Virgulilla, which is Spanish for something like ‘an accent or mark.’ Usually it refers to what in English we call the tilde (which probably also derives from the Spanish*), but can also mean any diacritical mark resembling a comma, line or dash. The tilde originates from Latin as a “mark of suspension” in place of omitted letters in abbreviations (e.g., Anno Domini would be Aº Dñi). And, according to one source, medieval scribes abbreviated the phoneme “nn” as “n~” in order to distinguish it from “m.” Placing the mark above the n saved space (vellum was expensive).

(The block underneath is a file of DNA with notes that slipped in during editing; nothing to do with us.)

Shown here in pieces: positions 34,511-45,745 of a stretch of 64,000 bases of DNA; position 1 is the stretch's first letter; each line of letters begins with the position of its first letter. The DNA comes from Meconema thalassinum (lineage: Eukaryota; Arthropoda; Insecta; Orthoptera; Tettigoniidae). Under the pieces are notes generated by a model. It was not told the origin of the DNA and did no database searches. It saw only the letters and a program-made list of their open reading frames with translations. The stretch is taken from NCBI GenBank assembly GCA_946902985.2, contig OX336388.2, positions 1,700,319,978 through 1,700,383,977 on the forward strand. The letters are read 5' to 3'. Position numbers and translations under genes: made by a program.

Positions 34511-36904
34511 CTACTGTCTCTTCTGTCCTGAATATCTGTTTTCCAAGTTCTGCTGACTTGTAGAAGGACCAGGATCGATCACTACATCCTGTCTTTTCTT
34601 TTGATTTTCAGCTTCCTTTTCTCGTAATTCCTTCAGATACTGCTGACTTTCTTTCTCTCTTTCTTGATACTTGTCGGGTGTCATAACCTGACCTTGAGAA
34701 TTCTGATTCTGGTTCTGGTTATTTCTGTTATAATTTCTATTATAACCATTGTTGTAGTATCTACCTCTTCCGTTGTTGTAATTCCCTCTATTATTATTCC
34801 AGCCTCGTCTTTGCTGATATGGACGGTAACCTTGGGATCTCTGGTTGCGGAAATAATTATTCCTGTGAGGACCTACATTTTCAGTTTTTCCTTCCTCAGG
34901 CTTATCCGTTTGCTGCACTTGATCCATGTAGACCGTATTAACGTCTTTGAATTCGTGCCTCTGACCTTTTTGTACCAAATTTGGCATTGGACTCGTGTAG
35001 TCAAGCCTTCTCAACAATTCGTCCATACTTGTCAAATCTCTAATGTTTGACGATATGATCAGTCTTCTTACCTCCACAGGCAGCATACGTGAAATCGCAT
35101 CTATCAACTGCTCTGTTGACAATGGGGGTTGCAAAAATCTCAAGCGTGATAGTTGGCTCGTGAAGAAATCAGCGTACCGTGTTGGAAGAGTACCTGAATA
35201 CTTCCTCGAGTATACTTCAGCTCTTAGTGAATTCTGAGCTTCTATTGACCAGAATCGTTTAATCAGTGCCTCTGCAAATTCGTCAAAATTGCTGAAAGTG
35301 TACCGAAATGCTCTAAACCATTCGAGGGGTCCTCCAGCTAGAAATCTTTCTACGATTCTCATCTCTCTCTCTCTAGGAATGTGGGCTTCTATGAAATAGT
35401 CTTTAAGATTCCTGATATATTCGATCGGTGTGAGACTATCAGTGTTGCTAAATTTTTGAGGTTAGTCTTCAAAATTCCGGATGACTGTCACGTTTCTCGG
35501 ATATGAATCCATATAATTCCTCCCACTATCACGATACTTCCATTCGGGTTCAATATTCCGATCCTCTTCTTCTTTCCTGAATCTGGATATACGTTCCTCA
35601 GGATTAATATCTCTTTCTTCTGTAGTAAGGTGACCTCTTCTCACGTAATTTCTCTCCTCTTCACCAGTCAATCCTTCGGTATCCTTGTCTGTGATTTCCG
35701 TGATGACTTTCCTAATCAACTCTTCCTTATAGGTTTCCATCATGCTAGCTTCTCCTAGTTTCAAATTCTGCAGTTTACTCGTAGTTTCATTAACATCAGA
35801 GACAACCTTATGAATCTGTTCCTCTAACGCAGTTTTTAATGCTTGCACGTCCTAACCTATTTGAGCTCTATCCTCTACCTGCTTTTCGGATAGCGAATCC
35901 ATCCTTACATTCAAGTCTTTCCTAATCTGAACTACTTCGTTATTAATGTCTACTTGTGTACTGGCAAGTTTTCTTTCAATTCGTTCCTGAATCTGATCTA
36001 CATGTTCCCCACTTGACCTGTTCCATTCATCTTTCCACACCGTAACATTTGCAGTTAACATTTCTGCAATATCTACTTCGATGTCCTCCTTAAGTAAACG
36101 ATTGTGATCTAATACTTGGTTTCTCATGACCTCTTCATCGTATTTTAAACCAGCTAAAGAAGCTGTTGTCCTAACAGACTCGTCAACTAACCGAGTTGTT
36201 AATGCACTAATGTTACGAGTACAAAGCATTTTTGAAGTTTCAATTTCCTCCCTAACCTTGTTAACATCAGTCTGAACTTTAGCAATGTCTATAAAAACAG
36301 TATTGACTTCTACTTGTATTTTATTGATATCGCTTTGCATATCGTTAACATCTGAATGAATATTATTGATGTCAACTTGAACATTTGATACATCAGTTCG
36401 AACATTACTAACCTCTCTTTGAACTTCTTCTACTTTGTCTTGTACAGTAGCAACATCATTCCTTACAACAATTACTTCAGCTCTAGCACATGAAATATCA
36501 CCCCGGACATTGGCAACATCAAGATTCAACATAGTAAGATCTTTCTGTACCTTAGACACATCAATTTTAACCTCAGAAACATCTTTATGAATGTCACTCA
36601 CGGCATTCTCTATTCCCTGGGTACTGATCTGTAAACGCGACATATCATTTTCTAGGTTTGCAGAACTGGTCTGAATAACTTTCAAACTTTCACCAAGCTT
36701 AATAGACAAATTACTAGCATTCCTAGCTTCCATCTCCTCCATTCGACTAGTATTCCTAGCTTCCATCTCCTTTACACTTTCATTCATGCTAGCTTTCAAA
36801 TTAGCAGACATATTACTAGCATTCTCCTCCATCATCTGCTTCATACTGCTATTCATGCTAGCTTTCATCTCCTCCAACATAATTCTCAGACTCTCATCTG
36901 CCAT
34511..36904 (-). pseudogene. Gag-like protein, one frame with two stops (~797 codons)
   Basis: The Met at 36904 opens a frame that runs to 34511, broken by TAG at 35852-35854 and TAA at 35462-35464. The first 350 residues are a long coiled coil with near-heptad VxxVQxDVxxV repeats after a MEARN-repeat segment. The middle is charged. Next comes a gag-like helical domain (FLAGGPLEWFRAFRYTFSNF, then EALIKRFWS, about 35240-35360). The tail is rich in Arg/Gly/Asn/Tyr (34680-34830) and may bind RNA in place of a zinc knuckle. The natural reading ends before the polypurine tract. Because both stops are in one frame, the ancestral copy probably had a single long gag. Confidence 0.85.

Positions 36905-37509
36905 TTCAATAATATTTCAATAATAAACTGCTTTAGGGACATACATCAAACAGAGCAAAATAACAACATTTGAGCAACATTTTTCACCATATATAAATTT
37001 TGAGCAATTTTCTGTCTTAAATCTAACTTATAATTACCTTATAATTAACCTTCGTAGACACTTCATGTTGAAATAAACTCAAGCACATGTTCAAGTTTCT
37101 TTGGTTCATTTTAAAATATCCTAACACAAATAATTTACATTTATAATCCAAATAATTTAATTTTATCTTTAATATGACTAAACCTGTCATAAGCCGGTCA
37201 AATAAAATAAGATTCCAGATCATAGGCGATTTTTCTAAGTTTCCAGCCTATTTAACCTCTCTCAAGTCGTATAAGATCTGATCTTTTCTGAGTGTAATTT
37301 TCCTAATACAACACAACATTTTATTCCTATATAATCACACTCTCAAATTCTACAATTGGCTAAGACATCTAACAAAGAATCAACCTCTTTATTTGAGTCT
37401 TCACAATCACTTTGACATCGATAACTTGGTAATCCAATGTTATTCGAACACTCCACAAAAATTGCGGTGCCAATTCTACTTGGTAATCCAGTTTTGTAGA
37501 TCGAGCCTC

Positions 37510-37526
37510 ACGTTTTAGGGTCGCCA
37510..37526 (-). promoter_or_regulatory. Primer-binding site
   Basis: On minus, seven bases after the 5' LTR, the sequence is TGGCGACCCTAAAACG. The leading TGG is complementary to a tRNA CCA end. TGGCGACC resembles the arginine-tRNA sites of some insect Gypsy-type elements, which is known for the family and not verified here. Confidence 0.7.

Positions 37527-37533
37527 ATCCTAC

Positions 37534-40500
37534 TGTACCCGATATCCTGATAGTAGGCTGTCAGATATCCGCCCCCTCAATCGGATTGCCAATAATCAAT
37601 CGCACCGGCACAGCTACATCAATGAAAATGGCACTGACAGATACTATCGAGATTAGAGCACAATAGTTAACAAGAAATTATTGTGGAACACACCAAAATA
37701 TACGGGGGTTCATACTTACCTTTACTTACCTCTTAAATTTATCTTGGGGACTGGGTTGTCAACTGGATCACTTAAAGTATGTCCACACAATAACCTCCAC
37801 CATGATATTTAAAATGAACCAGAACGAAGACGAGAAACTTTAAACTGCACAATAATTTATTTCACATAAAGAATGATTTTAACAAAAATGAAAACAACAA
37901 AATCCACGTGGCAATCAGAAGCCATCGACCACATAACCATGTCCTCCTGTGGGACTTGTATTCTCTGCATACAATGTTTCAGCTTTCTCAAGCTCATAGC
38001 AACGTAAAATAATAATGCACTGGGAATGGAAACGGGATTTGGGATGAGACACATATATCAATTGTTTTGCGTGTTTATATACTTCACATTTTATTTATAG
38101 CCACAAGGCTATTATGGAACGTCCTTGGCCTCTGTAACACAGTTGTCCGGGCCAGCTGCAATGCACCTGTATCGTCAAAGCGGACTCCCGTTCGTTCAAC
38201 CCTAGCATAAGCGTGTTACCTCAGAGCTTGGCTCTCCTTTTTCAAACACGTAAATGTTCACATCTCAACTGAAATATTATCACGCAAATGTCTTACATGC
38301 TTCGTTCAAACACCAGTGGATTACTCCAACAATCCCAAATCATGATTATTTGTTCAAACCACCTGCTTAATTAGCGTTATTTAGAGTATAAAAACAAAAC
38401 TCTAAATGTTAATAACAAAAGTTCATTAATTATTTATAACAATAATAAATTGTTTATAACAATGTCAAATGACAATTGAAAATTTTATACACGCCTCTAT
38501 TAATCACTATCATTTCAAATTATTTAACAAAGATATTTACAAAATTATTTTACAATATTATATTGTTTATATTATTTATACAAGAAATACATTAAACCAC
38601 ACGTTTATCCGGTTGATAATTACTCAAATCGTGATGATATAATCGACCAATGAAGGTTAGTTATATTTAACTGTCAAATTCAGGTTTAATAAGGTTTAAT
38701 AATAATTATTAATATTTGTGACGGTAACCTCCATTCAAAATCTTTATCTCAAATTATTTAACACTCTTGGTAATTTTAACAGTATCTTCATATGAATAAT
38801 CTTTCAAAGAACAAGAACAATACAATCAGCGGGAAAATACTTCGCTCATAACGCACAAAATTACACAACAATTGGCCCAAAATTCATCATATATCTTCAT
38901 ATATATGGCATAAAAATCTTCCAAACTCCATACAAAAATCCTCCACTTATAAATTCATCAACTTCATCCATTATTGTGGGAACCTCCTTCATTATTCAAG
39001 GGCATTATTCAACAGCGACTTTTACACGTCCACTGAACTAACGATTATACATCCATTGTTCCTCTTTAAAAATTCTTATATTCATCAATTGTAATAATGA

We have an English cognate in ‘virgule,‘ which means ‘slash’ (and for typographers it means the keyboard slash, as opposed to the solidus, or fraction-bar slash). Virgule comes to us from the Latin virgula, a diminutive for virga, or ‘rod.’ The illa suffix in Spanish is also a diminutive.
Tilde itself has a link to diminution: the Spanish verb tildar means ‘to add tildes where needed,’ but it also means ‘to diminish or denigrate’ when applied to a person.
*Según el Real Academia Española: “tilde: virgulilla o rasgo que se pone sobre algunas abreviaturas…”